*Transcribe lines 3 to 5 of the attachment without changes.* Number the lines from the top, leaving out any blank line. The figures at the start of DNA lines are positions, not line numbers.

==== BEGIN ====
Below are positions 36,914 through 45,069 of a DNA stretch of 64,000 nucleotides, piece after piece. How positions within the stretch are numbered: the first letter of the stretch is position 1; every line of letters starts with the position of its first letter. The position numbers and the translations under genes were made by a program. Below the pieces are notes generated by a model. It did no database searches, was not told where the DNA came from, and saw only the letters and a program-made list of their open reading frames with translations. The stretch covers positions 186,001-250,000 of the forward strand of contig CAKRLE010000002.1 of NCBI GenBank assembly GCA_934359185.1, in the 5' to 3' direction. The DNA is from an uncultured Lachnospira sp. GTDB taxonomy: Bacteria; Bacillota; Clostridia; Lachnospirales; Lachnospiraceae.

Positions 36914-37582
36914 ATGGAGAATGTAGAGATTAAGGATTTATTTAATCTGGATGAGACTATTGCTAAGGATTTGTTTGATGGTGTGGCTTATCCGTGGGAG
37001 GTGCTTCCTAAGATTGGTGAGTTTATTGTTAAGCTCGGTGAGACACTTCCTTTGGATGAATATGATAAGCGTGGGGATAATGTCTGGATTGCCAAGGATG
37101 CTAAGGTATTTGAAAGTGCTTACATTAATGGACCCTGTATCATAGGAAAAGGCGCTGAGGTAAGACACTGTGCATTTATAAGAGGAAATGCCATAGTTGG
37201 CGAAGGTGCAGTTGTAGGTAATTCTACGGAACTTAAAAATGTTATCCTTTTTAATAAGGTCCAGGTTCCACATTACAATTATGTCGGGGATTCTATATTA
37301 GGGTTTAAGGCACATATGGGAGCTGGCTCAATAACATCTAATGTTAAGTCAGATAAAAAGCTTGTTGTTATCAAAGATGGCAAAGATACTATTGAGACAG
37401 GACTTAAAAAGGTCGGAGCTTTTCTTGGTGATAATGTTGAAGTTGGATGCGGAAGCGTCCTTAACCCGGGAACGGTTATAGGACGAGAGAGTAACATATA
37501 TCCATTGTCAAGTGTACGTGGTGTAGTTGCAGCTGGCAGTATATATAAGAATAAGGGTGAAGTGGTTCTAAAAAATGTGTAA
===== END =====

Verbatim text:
36914 ATGGAGAATGTAGAGATTAAGGATTTATTTAATCTGGATGAGACTATTGCTAAGGATTTGTTTGATGGTGTGGCTTATCCGTGGGAG
37001 GTGCTTCCTAAGATTGGTGAGTTTATTGTTAAGCTCGGTGAGACACTTCCTTTGGATGAATATGATAAGCGTGGGGATAATGTCTGGATTGCCAAGGATG
37101 CTAAGGTATTTGAAAGTGCTTACATTAATGGACCCTGTATCATAGGAAAAGGCGCTGAGGTAAGACACTGTGCATTTATAAGAGGAAATGCCATAGTTGG